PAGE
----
Microsoft Windows 10 launched today. There has been a greater fanfare for this version of Windows than many before it. Here at CyberGuru, we have seen the launch of Windows 98, Windows Me (also known as Millennium edition), Windows Vista, Windows 7 and of course, Windows 8. There has been many editions and updates over this time. Whilst Windows 95 was prior to our official commencement, we were very much enjoying it as a hobby at that time! It is hard to believe that it has been 20 years since this operating system, which was the last operating system with such interest.
Perhaps the reason why Windows 95 had so much interest in it as the introduction of the Start menu. It was it was a revolutionary change over Windows 3.1 and Windows 3.11 at the time. Similarly, Windows XP improved the “experience” of those who were running Windows 95 and Windows 98. And sure enough, Windows 7 took the baton from Windows XP with many kicking and screaming to keep running it. Windows 8 removed the Start menu and introduced the full start screen, and caused many to turn their back on it.
It is often said every second release of Windows that is seen best to skip, for reasons such as bugs, compatibility and sometimes even one’s desire to upgrade, but often because the “skipped” releases are rushed out the door by Microsoft. So much so, Microsoft’s announcement that this would be the “last version of Windows” is been often reported with this release of Windows. Truth be told, we understand that Windows will still continue to be developed and likely to become a subscription (or “as a service”) product similar to many other products on the market today. We are hoping that Windows 10 is a product that is continued to be developed and maintained well into the future and from the looks of things it is going down this way.
As Microsoft rightly states, it brings the best of Windows 7 and Windows 8 together. It rightly brings back the Start Menu, as well as introducing a new web browser to replace Internet Explorer, known as Edge. Another new addition is Cortana, a personal digital assistant similar to Apple Siri and Google Now. This is not currently in Australia but is anticipated to be available later this year. Some of the other new features being introduced into Windows 10 include Continuum, which automatically adjusts Windows to the type of device you are using, Task View, which allows you to add virtual desktops, and finally Windows Hello, a new way of using facial recognition to log onto your computer.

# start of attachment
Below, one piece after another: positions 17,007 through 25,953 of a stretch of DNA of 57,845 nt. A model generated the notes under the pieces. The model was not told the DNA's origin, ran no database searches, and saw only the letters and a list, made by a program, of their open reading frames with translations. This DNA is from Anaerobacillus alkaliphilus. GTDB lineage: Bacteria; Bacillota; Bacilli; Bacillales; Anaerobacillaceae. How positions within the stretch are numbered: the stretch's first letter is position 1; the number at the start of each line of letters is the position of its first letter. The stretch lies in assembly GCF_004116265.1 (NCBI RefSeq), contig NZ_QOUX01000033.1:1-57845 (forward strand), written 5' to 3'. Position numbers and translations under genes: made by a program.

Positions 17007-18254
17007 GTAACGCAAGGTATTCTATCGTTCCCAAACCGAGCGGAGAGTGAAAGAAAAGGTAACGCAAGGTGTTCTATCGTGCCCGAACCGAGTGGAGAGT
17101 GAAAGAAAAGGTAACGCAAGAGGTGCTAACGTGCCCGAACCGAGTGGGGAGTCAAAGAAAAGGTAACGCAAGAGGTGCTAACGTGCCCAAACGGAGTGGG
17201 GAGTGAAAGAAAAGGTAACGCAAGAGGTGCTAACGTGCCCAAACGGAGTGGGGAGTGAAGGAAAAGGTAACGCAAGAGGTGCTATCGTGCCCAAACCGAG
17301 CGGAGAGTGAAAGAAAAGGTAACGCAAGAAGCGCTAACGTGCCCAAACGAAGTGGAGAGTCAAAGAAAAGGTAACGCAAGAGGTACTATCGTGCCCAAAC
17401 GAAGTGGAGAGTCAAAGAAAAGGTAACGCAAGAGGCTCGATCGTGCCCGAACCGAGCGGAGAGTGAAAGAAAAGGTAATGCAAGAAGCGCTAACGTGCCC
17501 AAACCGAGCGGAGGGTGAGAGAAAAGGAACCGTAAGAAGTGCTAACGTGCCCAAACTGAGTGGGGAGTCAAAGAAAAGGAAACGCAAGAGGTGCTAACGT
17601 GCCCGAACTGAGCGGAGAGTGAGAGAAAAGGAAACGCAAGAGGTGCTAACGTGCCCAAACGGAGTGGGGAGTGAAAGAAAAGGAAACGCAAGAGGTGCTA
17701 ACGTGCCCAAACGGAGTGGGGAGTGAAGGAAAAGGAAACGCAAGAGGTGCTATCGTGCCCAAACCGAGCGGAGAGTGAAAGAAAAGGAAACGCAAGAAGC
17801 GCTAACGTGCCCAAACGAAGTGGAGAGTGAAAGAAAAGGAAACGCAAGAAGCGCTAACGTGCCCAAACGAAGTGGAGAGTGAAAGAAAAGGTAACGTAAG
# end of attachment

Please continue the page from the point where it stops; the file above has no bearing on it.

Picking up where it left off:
At a time when many of our clients are considering to upgrade, we are suggesting a considered approach like any new product especially whilst it is still “version 1.0”. If you are using it on a personal tablet device or one that you are happy to experiment on, you may find the new features compelling to move to. However, if you are in an organisation reliant perhaps on legacy or Windows XP Mode applications (those not designed for Windows 7 or Windows 8), is a significant upgrade. To operate effectively, as such we would consider waiting for at least until the beginning of new year before considering upgrading. Most new computers running Windows 7 and Windows 8 will be compatible, however we encourage you to check with us and your Get Windows 10 application before going ahead.
Windows 10 isn’t as big as upgrade as previous upgrades have been. From moving to Windows 98 to Windows XP, or even Windows XP to Windows 7, we saw considerable resistance to change. As Microsoft is offering free perpetual upgrades from Windows 7 and Windows 8 until 29 July 2016, it will be of interest to see whether they achieve their desired take-up of the product and remove the memories of Windows 8 from as many as possible.
New computers with Windows 10 operating systems will become more commonplace over the coming year. A client I spoke to today when I advised it was the launch of Windows 10 this afternoon, said she never wants to move from Windows 7 – but over time this will become a necessity in order to keep operating. In business’ today, we see the take up of Windows 8 gathering more momentum. The opportunity to move straight from Windows 7 to Windows 10 is there, will this put a path in Windows 8 upgrades? Only time will tell.
Here at CyberGuru, we are preparing ourselves and equipping our knowledge and skills to be ready to help our clients with the transition to Windows 10. If you have any questions, require any consulting, support or training, please contact us today.